You can’t find social justice at the Department of Justice.

Esther Slater McDonald’s job at the Department of Justice was to Google “social justice.”

It’s summer, so we’re on the summer schedule. Dinner is later than usual. Anne and I take Ulysses on a long evening walk. We get back to the house around 9PM.

Last night when we got home I flipped on the TV and put on Keith Olbermann. It’s not exactly Top Chef, but there was nothing else on.

Olbermann was doing a report on the scandal at the Bush Department of Justice. The basic story is that under the Bush boys at the DOJ, they had a Black List. They wouldn’t hire liberal, progressive and Leftist lawyers. I’m not exactly shocked by this. It’s the kind of story you hear, laugh and mutter “assholes.”

But as I listened, the story suddenly got a little more interesting. It has a six degrees of separation to it.

The report is particularly critical of a low-ranking Justice Department lawyer named Esther Slater McDonald, who abruptly resigned from the DOJ last year on the same day that investigators from the Inspector General’s office were scheduled to interview her. She turned down all subsequent interview requests.

The investigators report that McDonald was hired as a political appointee at the Justice Department just three years out of law school. She was assigned to work on the screening committee for the Honors Program and the internship pool, and promptly began doing computer searches on the candidates “for organizations to which candidates belonged,” the report states. In a Nov. 29, 2007 email, McDonald blackballed three candidates “based on her objections to the candidates’ ideological affiliations,” the IG writes. She wrote despairingly in the email of Greenpeace and another group which “increased affirmative action,” and described one applicant’s essay as “filled with leftist commentary and buzz words like ‘environmental justice’ and ‘social justice.’ ” She also wrote: “Leftists usually refer to achieving ‘social justice’ or ‘making policy’ or anything else that involves legislating rather than enforcing.”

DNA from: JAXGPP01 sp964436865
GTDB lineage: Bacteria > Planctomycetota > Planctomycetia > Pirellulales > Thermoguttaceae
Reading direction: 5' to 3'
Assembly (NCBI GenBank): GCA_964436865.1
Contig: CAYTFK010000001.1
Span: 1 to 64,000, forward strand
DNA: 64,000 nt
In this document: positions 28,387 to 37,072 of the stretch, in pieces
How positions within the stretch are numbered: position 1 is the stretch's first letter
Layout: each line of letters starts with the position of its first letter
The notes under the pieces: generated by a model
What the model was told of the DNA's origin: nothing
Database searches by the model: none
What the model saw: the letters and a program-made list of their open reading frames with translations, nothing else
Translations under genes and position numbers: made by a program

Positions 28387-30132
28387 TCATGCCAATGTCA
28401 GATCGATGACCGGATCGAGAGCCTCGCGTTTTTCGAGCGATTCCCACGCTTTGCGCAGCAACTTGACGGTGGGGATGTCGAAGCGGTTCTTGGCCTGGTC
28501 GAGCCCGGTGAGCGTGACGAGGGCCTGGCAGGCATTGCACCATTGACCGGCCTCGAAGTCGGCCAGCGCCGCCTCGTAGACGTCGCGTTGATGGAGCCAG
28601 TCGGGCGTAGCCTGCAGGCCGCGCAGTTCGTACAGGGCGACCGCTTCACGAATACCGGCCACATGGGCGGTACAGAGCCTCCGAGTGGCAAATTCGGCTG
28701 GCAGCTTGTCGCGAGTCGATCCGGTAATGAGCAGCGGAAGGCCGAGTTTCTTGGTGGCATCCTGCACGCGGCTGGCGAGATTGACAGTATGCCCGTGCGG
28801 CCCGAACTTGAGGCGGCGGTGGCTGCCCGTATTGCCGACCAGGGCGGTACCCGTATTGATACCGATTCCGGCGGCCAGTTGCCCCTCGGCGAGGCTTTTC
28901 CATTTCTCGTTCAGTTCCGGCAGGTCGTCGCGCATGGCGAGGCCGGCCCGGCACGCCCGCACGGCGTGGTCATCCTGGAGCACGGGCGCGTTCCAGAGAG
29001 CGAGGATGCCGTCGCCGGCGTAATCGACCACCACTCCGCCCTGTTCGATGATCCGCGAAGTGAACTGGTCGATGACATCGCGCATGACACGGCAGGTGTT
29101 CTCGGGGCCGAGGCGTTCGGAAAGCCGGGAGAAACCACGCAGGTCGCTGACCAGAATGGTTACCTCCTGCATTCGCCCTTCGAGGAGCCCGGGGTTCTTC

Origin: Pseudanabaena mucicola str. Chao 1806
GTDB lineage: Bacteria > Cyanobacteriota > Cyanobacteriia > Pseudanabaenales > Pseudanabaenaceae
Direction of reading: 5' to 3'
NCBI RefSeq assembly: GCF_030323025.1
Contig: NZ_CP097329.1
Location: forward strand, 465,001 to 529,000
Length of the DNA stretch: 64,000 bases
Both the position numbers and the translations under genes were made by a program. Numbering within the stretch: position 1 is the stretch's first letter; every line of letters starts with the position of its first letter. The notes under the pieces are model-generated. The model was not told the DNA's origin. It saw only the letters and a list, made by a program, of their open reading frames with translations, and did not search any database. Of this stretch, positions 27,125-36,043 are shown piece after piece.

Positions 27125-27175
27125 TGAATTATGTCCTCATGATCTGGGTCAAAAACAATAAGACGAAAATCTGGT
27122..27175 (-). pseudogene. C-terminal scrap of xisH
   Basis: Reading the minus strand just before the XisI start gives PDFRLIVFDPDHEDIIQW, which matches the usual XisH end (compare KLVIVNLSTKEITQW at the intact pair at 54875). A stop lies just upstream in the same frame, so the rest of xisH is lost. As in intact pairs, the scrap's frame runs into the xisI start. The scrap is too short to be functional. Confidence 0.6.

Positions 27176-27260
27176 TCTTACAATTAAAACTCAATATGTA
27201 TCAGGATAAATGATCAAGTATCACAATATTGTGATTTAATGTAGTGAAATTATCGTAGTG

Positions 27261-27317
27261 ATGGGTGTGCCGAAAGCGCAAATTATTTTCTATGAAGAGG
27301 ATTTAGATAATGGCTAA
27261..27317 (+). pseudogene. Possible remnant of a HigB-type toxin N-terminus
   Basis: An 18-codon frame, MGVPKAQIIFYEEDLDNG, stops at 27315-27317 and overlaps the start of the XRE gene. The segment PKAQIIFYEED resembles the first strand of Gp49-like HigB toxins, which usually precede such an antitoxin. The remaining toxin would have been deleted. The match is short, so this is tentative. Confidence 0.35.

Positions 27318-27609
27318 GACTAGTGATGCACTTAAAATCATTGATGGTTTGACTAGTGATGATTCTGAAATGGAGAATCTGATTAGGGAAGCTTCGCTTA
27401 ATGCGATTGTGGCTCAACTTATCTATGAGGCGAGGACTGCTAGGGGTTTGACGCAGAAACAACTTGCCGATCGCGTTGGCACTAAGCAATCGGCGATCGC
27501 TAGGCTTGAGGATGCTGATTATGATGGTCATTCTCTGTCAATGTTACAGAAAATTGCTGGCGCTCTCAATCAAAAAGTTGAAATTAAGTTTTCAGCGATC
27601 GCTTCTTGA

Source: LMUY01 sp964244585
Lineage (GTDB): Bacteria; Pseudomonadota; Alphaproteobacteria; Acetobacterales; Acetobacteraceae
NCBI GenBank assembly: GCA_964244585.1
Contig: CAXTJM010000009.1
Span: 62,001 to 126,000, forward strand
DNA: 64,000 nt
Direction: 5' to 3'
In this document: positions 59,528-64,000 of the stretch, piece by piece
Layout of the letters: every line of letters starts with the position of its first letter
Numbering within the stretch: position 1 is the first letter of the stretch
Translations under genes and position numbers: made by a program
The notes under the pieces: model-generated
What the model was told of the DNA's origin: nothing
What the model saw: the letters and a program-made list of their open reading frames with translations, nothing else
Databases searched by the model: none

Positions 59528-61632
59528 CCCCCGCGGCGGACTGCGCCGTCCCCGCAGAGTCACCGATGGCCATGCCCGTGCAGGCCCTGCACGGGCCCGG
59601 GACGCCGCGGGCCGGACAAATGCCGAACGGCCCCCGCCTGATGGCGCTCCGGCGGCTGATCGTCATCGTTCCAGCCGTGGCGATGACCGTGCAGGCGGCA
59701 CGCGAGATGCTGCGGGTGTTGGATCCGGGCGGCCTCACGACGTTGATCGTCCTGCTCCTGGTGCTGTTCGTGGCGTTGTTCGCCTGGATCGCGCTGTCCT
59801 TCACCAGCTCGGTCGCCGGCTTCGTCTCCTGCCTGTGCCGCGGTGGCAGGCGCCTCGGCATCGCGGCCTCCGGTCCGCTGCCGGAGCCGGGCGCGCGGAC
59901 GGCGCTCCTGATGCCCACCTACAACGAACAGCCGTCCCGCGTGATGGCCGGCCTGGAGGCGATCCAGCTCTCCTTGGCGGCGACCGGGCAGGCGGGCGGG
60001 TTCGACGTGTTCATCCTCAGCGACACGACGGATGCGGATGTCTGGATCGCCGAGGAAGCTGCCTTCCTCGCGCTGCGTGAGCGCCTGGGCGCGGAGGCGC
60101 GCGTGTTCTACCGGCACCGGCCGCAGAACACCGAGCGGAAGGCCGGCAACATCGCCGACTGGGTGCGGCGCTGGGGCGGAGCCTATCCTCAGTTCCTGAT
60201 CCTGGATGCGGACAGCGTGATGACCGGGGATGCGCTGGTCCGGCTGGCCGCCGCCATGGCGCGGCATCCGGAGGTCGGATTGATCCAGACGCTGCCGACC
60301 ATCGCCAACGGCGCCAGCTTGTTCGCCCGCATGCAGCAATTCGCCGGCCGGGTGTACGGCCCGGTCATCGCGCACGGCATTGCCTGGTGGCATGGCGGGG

Under Justice Department regulations and civil service law, it is improper to consider politics or political affiliation when hiring for DOJ career positions, such as the Honors Program and the intern program.

Esther Slater McDonald’s job at the DOJ was to do a Google search of lawyers’ names to see if the words “social justice” came up. Fantastic!

And the six degrees of separation? Well, yes. If I was a lawyer I couldn’t get a job at the DOJ. Something I’m proud of, actually. But that’s not it.

McDonald works now as an attorney in private practice, at the Seyfarth Shaw law firm in Washington, DC. She would not comment on the IG report, when contacted by NBC News.

When Esther Slater McDonald resigned in disgrace from her job at DOJ, she got a job at the law firm of Seyfarth Shaw.

Hey! I know Seyfarth Shaw. That’s the law firm that represents our Board of Ed. Their lawyer sits at the negotiation table opposite us. That lawyer isn’t Esther Slater McDonald, but still. I’ve even been to their Chicago offices. Seven floors of a new skyscraper in downtown Chicago. One floor is devoted to conference rooms with young boys in black pants, black shirts and blue tooth headsets running around serving you mineral water.

Tax money well spent. Good bunch of folks over there at Seyfarth Shaw. Esther must feel at right at home.

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